Amazonian forests can be classified in two groups: those that experience annual flooding, and those that do not. The former include so-called igapó, swamp forests flooded by black rivers (i.e. with high content of organic acids) and várzea, plains with sparse tree vegetation flooded by white rivers (i.e. with high content of clay). Non-flooded forests are known as terra firme forests. In central Amazon, altitude varies from 60 m to 120 m, and this variation is strongly correlated with soil type: highlands are clayish, whereas valleys are sandy. The former are known as platô forests, and the later as baixio forests. The soil gradient imposes many other gradients of biological relevance: vegetation structure, animal assemblages and environmental processes such as decomposition all change along with the soil. The region is not only convered by rainforest, though; there are several patches of savannas, as well as sparse vegetation on sandy soils (known in Brazil as campinas). Besides, the Amazon rainforest itself stands on two distinct geological formations: most of it grows on the largest watershed in the world, the Amazon basin, which drains an extensive plain of about 7 million km2; its northern part, however, is on the highlands of the Guyana shield.

The Amazon harbors some 238 described termite species, almost half the Neotropical termite fauna and 8% of the world termite species[5]. Since large parts of the region have never been surveyed for termites, these numbers are most probably underestimates. The American researchers Alfred Emerson and Thomas Snyder provided the foundations of Amazonian termitology (i.e. the study of termites) during the first decades of the 20th century, describing many (then) new species. Later, from the 1950s to 1978, the Brazilian biologist Renato Araujo assembled the termite collection of the Museum of Zoology at São Paulo University, Brazil, nowadays the largest one in Latin America. More recent work has been fostered by specialized research groups, such as the Laboratories of Termitology at Brasilia (http://vsites.unb.br/ib/zoo/catalog.html) and Viçosa (http://www.isoptera.ufv.br) Universities, both in Brazil.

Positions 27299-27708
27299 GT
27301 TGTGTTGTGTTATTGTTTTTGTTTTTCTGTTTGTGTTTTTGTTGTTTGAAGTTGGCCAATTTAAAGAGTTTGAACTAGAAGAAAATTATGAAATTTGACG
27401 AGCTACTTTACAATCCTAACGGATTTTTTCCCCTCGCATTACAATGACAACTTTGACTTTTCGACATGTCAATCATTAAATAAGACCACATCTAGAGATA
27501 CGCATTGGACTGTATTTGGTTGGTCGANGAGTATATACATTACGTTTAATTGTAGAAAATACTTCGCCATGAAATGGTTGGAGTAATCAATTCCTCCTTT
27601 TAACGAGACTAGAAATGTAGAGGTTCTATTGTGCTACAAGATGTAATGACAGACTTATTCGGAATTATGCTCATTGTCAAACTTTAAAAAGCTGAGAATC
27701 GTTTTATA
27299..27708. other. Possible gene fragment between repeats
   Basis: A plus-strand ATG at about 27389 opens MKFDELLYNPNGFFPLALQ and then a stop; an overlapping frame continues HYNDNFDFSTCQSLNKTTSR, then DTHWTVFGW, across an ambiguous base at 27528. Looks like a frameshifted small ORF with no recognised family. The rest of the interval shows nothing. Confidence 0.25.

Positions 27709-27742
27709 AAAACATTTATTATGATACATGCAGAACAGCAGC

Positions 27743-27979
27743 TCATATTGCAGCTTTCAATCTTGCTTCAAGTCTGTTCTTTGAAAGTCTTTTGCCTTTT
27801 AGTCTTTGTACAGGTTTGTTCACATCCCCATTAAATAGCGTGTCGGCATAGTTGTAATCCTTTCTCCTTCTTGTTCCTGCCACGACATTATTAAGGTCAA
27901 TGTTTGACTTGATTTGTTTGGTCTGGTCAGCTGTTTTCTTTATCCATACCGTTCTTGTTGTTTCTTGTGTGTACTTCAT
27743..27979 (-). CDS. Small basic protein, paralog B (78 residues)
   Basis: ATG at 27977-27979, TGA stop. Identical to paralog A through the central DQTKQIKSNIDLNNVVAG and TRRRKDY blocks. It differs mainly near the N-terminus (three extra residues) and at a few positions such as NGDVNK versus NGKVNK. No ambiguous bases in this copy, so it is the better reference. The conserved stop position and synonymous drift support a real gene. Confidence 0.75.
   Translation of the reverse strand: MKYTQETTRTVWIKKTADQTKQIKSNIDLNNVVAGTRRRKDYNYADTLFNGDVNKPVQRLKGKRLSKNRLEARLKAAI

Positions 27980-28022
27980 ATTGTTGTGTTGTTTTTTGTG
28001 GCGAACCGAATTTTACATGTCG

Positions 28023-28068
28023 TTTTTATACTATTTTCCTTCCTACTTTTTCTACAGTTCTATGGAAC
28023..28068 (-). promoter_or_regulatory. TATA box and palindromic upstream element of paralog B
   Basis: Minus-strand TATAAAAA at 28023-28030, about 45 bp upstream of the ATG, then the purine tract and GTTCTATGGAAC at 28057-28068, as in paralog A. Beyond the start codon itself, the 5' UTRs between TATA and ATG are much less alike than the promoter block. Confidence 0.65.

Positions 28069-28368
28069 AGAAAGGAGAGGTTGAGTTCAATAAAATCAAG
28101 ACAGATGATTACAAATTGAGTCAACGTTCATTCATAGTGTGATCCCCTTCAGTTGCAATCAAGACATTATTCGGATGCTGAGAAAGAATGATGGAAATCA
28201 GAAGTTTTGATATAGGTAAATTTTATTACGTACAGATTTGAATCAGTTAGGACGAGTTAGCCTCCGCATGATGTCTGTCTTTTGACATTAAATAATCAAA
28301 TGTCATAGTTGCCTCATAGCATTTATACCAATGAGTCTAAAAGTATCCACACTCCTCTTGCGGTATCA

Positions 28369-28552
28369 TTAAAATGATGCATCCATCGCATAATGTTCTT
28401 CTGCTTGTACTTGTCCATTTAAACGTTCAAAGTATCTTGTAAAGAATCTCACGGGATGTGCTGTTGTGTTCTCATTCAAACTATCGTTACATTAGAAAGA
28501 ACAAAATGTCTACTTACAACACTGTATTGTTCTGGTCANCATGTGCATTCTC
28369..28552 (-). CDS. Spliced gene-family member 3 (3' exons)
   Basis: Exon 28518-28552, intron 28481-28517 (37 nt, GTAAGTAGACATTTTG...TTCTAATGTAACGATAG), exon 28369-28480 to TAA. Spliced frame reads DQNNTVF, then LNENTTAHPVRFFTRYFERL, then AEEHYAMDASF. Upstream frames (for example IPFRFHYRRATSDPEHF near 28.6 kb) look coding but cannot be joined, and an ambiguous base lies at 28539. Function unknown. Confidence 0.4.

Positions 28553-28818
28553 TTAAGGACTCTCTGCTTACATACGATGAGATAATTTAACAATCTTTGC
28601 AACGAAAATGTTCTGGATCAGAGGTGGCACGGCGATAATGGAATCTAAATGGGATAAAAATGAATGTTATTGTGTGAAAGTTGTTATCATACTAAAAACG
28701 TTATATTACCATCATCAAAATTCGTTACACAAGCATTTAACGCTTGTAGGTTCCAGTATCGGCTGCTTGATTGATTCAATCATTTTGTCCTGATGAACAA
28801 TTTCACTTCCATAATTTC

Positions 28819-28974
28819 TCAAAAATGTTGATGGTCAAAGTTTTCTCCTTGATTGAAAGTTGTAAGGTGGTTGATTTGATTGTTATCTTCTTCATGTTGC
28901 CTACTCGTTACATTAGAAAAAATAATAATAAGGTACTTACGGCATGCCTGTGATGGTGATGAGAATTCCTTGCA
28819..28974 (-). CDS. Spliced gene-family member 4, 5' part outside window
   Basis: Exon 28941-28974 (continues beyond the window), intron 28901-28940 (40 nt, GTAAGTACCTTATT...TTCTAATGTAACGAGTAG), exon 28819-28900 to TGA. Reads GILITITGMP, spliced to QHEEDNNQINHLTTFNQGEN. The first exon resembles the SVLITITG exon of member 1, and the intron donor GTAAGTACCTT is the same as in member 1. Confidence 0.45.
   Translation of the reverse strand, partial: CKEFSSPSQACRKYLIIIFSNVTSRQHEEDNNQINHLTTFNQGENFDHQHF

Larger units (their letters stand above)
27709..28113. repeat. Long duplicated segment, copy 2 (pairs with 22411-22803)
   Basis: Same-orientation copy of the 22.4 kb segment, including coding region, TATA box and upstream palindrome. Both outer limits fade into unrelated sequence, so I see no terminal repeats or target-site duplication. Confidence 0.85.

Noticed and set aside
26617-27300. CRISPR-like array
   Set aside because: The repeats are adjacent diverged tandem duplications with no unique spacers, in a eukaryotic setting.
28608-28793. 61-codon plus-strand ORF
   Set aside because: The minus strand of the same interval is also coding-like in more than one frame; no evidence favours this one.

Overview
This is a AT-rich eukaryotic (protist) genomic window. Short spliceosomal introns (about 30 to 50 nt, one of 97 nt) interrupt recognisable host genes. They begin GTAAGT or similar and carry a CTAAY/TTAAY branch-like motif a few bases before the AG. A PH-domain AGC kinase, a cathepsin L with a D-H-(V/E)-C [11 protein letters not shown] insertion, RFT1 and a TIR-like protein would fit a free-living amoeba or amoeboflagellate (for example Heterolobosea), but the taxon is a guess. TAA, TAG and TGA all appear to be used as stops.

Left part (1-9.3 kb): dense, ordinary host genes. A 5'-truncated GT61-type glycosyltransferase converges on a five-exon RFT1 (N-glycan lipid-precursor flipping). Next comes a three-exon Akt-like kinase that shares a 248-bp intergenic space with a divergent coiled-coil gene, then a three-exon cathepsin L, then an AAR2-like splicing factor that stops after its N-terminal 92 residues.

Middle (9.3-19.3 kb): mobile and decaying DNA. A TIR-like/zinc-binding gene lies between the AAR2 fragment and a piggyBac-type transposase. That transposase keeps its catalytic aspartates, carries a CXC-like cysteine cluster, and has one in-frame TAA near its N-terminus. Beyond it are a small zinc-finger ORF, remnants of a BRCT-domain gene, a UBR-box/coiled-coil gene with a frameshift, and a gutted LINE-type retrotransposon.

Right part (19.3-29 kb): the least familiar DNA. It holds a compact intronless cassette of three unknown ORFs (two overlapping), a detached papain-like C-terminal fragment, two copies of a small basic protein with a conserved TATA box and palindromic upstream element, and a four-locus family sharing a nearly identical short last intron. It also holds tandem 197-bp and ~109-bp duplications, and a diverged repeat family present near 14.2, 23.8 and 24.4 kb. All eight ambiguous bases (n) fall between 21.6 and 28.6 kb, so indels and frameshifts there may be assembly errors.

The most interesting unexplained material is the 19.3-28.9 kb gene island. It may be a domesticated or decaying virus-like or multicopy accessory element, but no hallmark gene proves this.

Why are there so many termite species in the Amazon?

As with many other living groups, termites tend to be more diverse in tropical regions. Climate stability during long periods of time at low latitudes – low seasonality, with warm temperatures throughout the year – has likely helped organisms make their living, both allowing new species to arise and preventing older ones to go extinct[6].

Although termites are generally known as pests for obtaining cellulose from wood – “termite” comes from Latin termites (anciently termes or tarmes), “wood-eating worm” –, more than half of all termite genera feed on soil[7]. Extracting recalcitrant cellulose from soil humus is no easy task, but termites have evolved terrific biochemical machinery that allows the gut pH of some species to be higher than 12 – the highest known alkalinity in the living world[8]! This helps termites explore the thick humus layers under tropical rainforest canopies, and many of these soil-feeding species actually live in their food. Termites that inhabit and feed on soil generally have bodies that are softer than those of other species. This makes them especially susceptible to dehydration and easier to go extinct under deforestation effects. The German biologist Christopher Martius once (and somewhat poetically) entitled rainforest termites “dwellers in the darkness” – a clever title, since most termites are also eyeless.

There have been several termite surveys in the Brazilian Amazon; most studies have focused on describing new species and patterns of termite diversity. In Brazil, termites are known by two names: térmitas, introduced by the Portuguese, and cupins, as the natives called them. Cupim comes from kaapi, which means “mound” in the Tupi language. The Amazonian termite fauna is composed mainly by members of two families, Rhinotermitidae (a.k.a. subterranean termites) and Termitidae (the most diverse one), but mostly the later. Other groups, such as the Kalotermitidae (a.k.a. dry wood termites), are also present but much less abundant, often restricted to the core of tree trunks and dead branches in the canopy. Among the Termitidae, the subfamilies Nasutitermitinae, Syntermitinae, Termitinae and Apicotermitinae are present. Macrotermitinae species (i.e. fungus-growers), known from their large, easily spotted mounds in some other tropical regions, are absent from the New World.